U.S. criticism escalates over impact on Alaska of Canada’s cruise ship ban

 

Following initial strong complaints voiced last week by three Alaskan lawmakers and cruise industry representatives, the Federal Maritime Commission in Washington has stepped into the fray over Canada’s decision to extend by one year until February 28, 2022 a COVID-related ban on large cruise ships in Canadian waters.

Evoking the major damage to the Alaskan economy, Federal Maritime Commissioner Louis Sola issued a statement supporting waiving the U.S. cabotage requirements as a possible temporary solution to restore cruises to Alaska.

 “I encourage both the Biden administration and Congress to quickly review this issue and consider a limited exception to the PVSA (Passenger Vessel Services Act) while simultaneously engaging the Canadian government on the diplomatic front to address this particular problem,” declared Mr. Sola. “Finding a temporary solution to this dilemma that balances Canadian concerns with the urgent need of communities in Alaska to benefit from a 2021 cruise season should be an area where our respective governments can find common ground.”

 “With 2021 and the arrival of vaccines against COVID-19, our fellow Americans to the north dared to begin to hope that the economic engine that is the cruise industry would again support jobs, provide paychecks, and generate prosperity,” said Mr. Sola.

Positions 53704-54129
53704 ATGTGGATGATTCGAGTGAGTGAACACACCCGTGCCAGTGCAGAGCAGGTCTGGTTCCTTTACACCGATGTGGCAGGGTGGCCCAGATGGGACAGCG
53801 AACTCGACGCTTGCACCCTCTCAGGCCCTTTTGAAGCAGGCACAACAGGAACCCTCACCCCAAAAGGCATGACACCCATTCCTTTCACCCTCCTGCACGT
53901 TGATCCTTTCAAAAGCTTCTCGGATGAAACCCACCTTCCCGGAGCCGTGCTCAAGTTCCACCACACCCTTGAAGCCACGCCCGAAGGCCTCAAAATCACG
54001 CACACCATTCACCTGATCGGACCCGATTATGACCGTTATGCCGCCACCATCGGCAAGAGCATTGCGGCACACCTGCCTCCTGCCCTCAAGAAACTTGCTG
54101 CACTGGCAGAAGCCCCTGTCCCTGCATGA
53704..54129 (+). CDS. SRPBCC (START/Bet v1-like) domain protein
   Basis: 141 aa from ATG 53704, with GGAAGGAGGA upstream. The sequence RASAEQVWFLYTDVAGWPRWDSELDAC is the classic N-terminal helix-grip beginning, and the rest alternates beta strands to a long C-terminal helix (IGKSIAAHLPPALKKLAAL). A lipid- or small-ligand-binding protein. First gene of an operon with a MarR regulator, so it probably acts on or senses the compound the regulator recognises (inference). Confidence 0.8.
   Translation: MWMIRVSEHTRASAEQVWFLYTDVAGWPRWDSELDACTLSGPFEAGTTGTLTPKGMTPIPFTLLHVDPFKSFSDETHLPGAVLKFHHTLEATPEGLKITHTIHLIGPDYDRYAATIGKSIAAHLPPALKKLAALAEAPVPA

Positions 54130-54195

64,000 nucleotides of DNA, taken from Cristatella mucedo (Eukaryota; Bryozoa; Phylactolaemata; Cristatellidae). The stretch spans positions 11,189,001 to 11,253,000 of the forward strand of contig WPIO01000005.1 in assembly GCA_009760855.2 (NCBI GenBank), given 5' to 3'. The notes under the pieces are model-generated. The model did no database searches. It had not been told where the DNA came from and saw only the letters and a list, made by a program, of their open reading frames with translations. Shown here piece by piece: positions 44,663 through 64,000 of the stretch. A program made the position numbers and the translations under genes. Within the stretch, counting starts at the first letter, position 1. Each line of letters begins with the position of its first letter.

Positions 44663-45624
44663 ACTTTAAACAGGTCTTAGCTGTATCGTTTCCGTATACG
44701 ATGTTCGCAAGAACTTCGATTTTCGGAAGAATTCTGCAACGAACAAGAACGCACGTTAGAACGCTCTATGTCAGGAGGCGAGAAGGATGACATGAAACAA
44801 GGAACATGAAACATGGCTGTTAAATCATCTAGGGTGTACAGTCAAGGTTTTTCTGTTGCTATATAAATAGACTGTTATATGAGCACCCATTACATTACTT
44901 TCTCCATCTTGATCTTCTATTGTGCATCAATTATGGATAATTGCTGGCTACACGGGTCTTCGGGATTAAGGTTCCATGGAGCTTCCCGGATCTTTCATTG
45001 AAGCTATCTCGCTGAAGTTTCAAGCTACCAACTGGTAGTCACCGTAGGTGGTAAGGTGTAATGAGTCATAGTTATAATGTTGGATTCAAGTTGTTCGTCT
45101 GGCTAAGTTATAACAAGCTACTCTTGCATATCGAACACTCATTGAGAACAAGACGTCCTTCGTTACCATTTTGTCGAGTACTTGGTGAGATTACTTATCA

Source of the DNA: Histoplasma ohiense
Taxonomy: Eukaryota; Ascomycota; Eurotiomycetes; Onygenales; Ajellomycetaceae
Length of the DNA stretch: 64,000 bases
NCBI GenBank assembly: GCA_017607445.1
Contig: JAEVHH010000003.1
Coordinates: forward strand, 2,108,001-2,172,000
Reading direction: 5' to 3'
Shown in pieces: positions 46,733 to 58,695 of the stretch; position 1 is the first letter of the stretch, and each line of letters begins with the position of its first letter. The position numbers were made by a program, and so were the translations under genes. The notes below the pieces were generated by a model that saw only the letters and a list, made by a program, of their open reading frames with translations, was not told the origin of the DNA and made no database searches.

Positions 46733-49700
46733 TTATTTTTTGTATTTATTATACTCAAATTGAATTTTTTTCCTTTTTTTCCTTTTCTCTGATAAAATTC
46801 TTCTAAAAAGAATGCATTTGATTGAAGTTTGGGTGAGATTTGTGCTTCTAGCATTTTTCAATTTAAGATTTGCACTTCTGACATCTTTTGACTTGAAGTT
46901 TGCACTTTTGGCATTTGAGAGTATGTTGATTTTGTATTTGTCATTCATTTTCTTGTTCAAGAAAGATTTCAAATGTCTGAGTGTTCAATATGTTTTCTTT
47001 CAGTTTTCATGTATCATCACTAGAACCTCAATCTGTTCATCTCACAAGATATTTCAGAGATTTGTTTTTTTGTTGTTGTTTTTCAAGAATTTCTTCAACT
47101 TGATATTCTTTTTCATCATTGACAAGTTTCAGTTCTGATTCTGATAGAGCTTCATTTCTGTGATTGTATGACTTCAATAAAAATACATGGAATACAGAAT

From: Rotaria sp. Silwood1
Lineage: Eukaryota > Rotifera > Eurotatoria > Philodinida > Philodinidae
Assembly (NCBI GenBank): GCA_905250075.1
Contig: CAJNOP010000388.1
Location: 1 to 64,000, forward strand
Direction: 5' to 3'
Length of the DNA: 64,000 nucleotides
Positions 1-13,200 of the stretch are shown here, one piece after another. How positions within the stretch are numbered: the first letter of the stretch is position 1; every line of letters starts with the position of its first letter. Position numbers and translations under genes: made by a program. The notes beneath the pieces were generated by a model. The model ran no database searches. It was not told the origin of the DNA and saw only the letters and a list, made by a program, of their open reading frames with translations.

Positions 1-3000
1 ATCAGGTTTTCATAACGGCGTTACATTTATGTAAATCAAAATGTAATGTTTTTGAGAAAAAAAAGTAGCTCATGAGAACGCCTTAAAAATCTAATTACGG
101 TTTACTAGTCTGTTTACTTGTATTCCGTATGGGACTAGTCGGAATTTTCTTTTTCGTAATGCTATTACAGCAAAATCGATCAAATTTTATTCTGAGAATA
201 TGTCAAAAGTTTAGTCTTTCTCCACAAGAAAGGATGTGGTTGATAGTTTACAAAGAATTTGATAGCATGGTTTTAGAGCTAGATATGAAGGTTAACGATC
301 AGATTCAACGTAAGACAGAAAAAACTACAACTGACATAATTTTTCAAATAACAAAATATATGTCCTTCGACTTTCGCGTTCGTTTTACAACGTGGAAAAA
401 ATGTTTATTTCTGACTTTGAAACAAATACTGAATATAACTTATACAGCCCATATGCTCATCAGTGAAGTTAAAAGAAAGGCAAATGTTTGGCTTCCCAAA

Under the U.S. coastwise trade requirements, Canada’s decision to ban large cruise ships until 2022 would prevent cruise ships from the “Lower 48,” Mr. Sola said, from making the required stops in British Columbia on their way to Alaska. This would place those same vessels in potential conflict with the PVSA.

Pre-pandemic, the cruise industry supported more than 29,000 jobs and $4.2 billion in economy activity, indicated Cruise Lines International Association-North West & Canada (CLIA-NWC). The voice of the cruise industry in Canada expressed surprise over the length of the extension of the ‘No-Sail Order’ announced on Feb. 4 by Transport Minister Omar Alghabra.

“We hope to have an opportunity to revisit this timeline and demonstrate our ability to address COVID-19 in a cruise setting with science-backed measures, as CLIA members are doing in Europe and parts of Asia where cruising has resumed on a limited basis,” said Charlie Ball, Chair of CLIA-NWC.

For their part, U.S. Senators Lisa Murkowski, Dan Sullivan and Congressman Don Young representing Alaska bluntly opined they expected “more from our Canadian allies. As the state with the most extensive shared border with Canada, the Alaskan Delegation has worked in good faith to seek compromise over border-crossing restrictions due to COVID-19, keeping in mind the health and safety of Alaskans and Canadians.”

The three lawmakers qualified the Canadian decision as “not only unexpected” but “unacceptable…and was certainly not a decision made with any consideration for Alaskans and our economy.”

photo of cruise passengers viewing spectacular Glacier Bay from GlacierBay-Alaska.org and photo of cruise ships berthed in Vancouver by VFPA

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U.S. criticism escalates over impact on Alaska of Canada’s cruise ship ban

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